Viola Beach’s name will always be synonymous with tragedy, but at least now we have a document of who this band were
Wilton's Music Hall, London, Thursday, September 12
Tonight's show is more like immersive theatre than a gig. From the venue to the visuals to the singer herself – a diminutive siren in red lipstick and Marcel waves – the world Calvi creates is all-consuming. 'The Devil' is a disarmingly quiet moment, with Calvi softly cooing about her satanic fate atop guitar lines contorted to sound like a harp. 'Love Won't Be Leaving' follows and is so sweepingly cinematic it's crying out to soundtrack a particularly lovelorn Hollywood scene. And in true theatrical tradition, her audience is as respectful as they come: silent while Calvi sings, rapturous and adoring as each track ends. When she delves into first album tracks 'Blackout' and 'I'll Be Your Man' with their topics of desire and darkness, the 32-year-old assumes the role of narrator, bringing her tales to life armed only with some ridiculous guitar skills and a vocal that sounds like it should be coming from someone at least four times her size.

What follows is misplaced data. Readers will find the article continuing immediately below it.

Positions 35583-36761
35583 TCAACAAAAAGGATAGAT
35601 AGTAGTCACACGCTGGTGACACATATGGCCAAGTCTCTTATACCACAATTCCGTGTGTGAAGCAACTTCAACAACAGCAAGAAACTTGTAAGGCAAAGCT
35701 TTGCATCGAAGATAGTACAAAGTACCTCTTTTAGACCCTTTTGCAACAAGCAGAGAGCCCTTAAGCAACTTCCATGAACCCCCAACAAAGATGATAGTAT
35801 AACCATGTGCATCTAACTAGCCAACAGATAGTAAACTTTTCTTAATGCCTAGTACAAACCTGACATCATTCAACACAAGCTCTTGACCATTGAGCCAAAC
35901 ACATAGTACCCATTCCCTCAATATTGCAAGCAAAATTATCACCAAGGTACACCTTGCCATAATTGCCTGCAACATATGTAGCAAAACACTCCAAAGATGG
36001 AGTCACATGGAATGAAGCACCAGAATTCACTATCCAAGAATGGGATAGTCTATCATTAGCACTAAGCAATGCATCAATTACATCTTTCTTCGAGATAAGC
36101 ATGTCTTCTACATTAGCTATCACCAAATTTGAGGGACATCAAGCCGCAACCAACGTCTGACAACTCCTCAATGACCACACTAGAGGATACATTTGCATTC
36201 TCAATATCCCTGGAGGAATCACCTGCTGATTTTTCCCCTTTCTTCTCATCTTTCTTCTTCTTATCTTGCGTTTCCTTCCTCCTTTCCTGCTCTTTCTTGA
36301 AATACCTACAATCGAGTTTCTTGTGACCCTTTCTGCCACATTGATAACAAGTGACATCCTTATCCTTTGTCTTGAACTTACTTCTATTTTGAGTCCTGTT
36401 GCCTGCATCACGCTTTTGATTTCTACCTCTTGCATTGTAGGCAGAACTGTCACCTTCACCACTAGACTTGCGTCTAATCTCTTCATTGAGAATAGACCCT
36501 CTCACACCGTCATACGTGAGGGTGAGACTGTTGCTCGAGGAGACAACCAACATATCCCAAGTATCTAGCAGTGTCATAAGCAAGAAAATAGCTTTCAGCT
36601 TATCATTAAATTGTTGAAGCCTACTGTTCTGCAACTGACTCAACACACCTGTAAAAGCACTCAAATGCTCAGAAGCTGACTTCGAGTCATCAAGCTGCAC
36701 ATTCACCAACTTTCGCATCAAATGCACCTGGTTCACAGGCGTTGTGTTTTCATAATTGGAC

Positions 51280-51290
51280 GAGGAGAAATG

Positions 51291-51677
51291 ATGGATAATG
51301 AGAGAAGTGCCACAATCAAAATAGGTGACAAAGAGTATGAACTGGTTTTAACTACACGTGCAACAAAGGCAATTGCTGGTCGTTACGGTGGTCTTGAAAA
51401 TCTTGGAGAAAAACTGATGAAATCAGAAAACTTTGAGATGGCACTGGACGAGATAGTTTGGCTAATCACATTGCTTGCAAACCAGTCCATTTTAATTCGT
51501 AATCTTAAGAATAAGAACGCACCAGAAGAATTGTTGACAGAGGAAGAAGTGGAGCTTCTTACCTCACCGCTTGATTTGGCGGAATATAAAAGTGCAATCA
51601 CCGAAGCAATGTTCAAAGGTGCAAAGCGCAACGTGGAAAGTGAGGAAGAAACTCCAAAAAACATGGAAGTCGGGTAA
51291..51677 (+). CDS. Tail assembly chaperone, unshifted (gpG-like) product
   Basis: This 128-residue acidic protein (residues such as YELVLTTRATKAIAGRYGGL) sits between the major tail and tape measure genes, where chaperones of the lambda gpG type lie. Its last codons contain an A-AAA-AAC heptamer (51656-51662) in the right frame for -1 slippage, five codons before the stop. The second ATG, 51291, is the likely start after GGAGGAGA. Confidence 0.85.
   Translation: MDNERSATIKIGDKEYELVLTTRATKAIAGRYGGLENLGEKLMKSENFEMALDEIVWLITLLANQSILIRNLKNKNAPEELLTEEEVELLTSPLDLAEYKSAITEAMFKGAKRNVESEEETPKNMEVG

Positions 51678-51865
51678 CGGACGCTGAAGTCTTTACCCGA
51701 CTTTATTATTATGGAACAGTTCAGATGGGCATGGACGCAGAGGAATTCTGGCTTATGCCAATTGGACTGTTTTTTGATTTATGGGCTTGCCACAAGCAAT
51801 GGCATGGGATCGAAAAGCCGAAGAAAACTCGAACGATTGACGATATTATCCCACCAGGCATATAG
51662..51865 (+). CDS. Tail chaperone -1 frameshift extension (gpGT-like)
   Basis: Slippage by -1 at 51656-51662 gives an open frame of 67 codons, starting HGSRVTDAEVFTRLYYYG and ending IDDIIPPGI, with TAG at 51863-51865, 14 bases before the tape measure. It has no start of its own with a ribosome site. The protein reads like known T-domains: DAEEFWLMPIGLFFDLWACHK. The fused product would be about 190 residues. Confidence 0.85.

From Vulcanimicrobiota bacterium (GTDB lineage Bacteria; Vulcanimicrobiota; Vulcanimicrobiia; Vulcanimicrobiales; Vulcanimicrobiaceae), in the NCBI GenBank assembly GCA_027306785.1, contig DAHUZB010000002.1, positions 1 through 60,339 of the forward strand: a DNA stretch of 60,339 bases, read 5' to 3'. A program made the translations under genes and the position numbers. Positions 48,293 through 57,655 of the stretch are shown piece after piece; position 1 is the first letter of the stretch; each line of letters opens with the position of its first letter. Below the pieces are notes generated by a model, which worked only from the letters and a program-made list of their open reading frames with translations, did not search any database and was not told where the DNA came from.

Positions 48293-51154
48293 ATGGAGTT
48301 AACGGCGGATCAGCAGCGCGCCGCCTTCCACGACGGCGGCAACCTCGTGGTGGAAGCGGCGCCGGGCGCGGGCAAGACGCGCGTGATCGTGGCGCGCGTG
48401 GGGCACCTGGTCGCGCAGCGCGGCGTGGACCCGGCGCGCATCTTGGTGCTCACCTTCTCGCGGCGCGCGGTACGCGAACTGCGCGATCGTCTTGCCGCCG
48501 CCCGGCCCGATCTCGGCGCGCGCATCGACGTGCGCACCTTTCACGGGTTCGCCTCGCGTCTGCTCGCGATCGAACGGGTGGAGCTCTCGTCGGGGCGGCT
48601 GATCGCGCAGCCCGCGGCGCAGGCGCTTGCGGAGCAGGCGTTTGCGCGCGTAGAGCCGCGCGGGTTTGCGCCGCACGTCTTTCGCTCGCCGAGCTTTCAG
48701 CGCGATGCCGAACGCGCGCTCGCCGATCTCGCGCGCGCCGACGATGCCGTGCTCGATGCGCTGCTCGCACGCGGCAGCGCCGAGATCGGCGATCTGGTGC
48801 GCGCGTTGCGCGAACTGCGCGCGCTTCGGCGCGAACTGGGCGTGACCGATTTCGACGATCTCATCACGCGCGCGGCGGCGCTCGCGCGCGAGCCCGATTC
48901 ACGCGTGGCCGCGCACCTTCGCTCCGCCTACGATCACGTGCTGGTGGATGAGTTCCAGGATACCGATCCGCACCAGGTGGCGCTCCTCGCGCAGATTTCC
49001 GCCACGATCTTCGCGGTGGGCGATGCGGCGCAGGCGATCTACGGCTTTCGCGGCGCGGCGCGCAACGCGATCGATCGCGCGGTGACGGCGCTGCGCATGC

But with new album 'One Breath' mere weeks away from release, Calvi's emphasis is not on telling other people's stories, but her own. Debuting new tracks that deal with the singer's problems with depression, there's something cathartic about tonight, a sense of demons being exorcised. Delicate album track 'Piece By Piece' gets a bolshier reinvention, while 'Sing To Me' is haunting and fragile. 'Carry Me Over' is a song of self-reflection ("It's my body that I trust / Deeper than my voice"), and 'Bleed Into Me' builds into a grandiose finale. Calvi's demeanour tonight is more frail, defiant and dramatic then ever. She finishes with her customary cover of Edith Piaf's 'Jezebel' and looks overwhelmed by the incessant clapping and cheering coming back at her. She shouldn't be so surprised. Tonight, Calvi is an undisputed star.
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